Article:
Michael Ledeen though may be the signal source to beware: his books included Universal Fascism, Freedom Betrayed, and The War Against the Terror Masters. Here is a taste of Ledeen:

Ledeen believes man is basically evil and cannot be left to his own desires. Therefore, he must have proper and strong leadership, just as Machiavelli argued. Only then can man achieve good, as Ledeen explains: "In order to achieve the most noble accomplishments, the leader may have to ‘enter into evil.’ This is the chilling insight that has made Machiavelli so feared, admired and challenging…we are rotten," argues Ledeen. "It’s true that we can achieve greatness if, and only if, we are properly led." (Ibid.)

Ron Paul analyzes this as meaning, "In other words, man is so depraved that individuals are incapable of moral, ethical and spiritual greatness, and achieving excellence and virtue can only come from a powerful authoritarian leader." Paul then asks what we all should be asking today, "What depraved ideas are these to now be influencing our leaders in Washington?" (Ibid.)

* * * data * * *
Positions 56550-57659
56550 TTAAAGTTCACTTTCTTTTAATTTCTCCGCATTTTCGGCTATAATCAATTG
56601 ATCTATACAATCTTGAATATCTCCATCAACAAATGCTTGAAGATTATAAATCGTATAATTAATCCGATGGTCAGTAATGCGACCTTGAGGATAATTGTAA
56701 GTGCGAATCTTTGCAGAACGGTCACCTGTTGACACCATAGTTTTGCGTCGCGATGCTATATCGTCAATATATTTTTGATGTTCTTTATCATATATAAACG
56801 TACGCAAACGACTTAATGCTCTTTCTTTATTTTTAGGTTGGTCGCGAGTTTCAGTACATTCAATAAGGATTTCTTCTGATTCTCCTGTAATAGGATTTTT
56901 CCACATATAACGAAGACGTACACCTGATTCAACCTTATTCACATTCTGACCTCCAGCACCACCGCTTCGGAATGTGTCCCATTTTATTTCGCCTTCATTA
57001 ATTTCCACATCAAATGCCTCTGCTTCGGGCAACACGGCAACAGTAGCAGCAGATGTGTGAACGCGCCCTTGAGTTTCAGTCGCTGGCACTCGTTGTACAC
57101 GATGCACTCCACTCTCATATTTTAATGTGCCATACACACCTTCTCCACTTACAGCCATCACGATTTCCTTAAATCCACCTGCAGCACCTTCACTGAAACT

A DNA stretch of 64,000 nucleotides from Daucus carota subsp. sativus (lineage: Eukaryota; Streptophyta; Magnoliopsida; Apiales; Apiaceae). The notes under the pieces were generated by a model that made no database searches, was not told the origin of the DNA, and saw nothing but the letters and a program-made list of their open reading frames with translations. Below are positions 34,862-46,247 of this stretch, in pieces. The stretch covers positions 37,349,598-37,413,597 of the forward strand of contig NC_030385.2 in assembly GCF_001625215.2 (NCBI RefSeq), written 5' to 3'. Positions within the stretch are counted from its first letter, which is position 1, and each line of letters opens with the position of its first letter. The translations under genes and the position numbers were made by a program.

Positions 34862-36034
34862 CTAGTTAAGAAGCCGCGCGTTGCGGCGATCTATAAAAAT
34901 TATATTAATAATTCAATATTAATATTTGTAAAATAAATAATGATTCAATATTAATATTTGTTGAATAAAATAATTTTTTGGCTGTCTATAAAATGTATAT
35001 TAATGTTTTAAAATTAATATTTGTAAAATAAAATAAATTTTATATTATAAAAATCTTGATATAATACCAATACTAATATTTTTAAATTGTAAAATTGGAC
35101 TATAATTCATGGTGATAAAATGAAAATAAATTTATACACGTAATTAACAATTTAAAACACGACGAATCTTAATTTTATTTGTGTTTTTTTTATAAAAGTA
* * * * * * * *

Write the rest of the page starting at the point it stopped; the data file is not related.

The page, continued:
"Lying is central to the survival of nations and to the success of great enterprises, because if our enemies can count on the reliability of everything you say, your vulnerability is enormously increased....Look at the map of the world: national boundaries have not been drawn by peaceful men leading lives of spiritual contemplation. National boundaries have been established by war, and national character has been shaped by struggle, most often bloody struggle."

--Michael Ledeen

Now this does not mean that the rhetoric of Christian fundamentalism is not used, indeed, Leeden sees it as necessary, not that it be true, but as a tool of control and electoral ambitions, fear and justification to the ignorant masses of the Left and the Right. Yes, the Left must believe what Mr. Bush says as much as the Right (which does in fact often agree) believe they want to believe in what Mr. Bush says. Think about it for a moment, give some reflection to the conceptual nuance when Mr. Bush stated, about his job as President: "I’m not about nuance." Nothing could have been more pregnant with nuance than that very statement.